On 5 September 2007 in day Visual Meteorological Conditions (VMC), an MCDONNELL DOUGLAS MD-82 being operated by SAS on a scheduled passenger flight from Copenhagen to Helsinki was obliged to carry out an own-initiative avoiding action orbit in day VMC against an Airbus A319 being operated by Finnair on a scheduled passenger flight from St. Petersburg to Helsinki after conflict when about to join final approach. Both aircraft were following ATC instructions which, in the case of the MD 82, had not included maintaining own separation so that the applicable separation minima were significantly breached.
An Investigation was carried out by the Accident Investigation Board Finland. It was found that the two aircraft had been approaching the final approach for the designated landing runway 15 from opposite directions, both initially with ATC-issued exemptions from speed control. ATC TWR had cleared the A 319 to land when it was still on a visual downwind leg. Shortly afterwards, when the A319 was still downwind but abeam the landing runway threshold, ATC APP cleared the MD82 for a visual approach but did not advise of the A319 traffic until the two aircraft were on opposite base legs at which point the MD82, having thought that the A319 was departing traffic, upon being advised that it was No 1 to land, elected to turn left, and subsequently carry out a full orbit, to create appropriate separation. The radar picture below is taken from the official report:
Recorded radar image of FIN166 and SAS1712 flight tracks on final for runway 15
It was found that the minimum horizontal distance between the two aircraft was less than 1.5 nm when vertical separation was about 200 ft and that Airborne Collision Avoidance System (ACAS) advisories on both aircraft during the conflict had been limited to TA.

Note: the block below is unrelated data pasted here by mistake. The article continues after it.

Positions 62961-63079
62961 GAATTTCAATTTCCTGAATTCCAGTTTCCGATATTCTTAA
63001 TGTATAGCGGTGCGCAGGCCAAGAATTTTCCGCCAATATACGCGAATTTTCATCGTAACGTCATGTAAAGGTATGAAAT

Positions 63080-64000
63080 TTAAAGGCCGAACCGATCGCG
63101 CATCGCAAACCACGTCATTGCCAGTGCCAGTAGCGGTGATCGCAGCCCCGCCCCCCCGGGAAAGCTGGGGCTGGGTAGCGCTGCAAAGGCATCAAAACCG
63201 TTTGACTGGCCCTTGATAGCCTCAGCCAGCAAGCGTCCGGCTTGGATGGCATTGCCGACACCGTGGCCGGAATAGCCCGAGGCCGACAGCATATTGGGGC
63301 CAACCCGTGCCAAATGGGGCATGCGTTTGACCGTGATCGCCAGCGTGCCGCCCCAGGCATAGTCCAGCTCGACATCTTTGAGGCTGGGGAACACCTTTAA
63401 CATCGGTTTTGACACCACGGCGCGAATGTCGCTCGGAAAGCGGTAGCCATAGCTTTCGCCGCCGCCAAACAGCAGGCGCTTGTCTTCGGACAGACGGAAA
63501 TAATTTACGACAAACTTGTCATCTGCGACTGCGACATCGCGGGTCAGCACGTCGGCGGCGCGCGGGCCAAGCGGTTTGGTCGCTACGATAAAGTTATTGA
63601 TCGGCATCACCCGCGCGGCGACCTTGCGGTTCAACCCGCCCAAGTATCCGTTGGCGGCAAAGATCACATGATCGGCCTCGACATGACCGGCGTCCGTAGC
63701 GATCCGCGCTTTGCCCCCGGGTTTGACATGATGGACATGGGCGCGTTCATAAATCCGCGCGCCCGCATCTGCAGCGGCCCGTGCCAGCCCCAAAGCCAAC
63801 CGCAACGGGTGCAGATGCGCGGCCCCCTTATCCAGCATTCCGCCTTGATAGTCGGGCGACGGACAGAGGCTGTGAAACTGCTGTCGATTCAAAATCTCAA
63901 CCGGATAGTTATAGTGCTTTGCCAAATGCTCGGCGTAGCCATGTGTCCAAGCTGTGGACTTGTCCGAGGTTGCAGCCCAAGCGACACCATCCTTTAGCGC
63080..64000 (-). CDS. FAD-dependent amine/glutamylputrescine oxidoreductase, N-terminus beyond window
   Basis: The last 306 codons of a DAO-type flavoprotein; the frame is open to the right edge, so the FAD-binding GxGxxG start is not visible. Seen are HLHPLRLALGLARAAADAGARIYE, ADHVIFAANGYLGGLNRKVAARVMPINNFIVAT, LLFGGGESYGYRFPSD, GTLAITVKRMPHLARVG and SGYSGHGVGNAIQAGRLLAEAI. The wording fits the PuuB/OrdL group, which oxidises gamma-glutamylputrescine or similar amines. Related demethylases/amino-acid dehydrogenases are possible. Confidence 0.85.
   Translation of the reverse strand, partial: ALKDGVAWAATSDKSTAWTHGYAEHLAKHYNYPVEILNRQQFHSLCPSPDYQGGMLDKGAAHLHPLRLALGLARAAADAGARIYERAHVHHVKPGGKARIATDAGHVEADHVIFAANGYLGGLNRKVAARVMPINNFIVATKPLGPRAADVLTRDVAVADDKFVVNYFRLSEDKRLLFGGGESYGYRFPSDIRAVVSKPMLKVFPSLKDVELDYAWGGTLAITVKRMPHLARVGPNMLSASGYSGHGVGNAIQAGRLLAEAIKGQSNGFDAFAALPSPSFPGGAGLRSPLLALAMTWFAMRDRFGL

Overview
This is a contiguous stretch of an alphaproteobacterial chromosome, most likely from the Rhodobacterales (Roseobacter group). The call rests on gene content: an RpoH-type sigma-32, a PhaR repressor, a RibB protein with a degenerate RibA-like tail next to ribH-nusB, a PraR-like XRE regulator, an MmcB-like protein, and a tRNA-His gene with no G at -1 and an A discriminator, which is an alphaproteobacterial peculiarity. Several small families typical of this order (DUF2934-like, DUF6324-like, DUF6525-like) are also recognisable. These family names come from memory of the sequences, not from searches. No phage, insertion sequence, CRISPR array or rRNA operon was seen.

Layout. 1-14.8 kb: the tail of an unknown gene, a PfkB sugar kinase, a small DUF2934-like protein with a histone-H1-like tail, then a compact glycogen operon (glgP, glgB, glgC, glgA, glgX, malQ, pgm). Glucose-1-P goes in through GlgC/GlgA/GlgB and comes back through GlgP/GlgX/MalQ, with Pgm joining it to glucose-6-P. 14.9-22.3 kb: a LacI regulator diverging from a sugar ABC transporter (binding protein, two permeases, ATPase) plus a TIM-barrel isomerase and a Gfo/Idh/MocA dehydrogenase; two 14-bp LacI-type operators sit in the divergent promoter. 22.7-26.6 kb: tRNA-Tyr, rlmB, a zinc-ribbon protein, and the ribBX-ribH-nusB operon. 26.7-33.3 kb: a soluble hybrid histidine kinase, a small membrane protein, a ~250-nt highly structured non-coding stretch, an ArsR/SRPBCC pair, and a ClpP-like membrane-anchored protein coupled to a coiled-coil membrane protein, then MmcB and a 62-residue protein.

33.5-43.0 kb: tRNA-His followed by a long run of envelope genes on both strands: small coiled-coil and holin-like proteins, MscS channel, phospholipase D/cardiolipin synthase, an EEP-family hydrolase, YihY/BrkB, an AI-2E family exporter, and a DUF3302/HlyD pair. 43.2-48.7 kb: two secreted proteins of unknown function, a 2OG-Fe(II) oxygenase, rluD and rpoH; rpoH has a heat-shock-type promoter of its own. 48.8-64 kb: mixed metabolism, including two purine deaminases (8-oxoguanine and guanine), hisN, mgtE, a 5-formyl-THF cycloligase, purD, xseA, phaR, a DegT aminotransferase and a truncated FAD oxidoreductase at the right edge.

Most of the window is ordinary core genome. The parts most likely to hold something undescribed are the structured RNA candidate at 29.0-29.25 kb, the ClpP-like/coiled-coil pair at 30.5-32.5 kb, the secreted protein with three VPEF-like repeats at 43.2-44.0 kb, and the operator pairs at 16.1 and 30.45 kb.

It was noted that Helsinki approach radar is equipped with Short Term Conflict Alert (STCA) but that it had not been in use because of the large number of ‘nuisance’ warnings created. It was also confirmed that the MD82 “had not received or acknowledged a clearance to continue visual approach maintaining own separation to the aircraft ahead” with the consequence that ATC remained responsible for providing the prescribed minimum separation for IFR traffic of 3nm / 1000ft.
There was concern that appropriate incident reporting and severity assessment did not occur:
- ATC failed to report the serious incident as required (ANSP Finavia issued new instructions during the Investigation)
- ATC deviated from the recommended severity classification scheme when determining the severity of the incident.
- The extant version of the Finnish CAA report form did not directly indicate how serious incidents should be reported. (The deficiencies found were corrected during the course of the Investigation.)
Probable Cause of the incident was determined as “the air traffic controller cleared two aircraft for visual approach for the same runway without verifying their flight paths and ensuring that the prescribed separation minima would be maintained.”
Contributing Factors were considered to be “the late traffic information provided by the controller to the aircraft, the aircraft being on different radio frequencies, and the respective approach sequence chosen for the aircraft.”
The Final Report of the Investigation was published on 3 June 2008 and subsequently translated into English. It may be seen in full at SKYbrary bookshelf: Investigation report D16/2007L
One Safety Recommendation was made as a result of the Investigation:
“That Finavia should ensure that its personnel will report any serious incidents related to air navigation services in accordance with the applicable regulations.”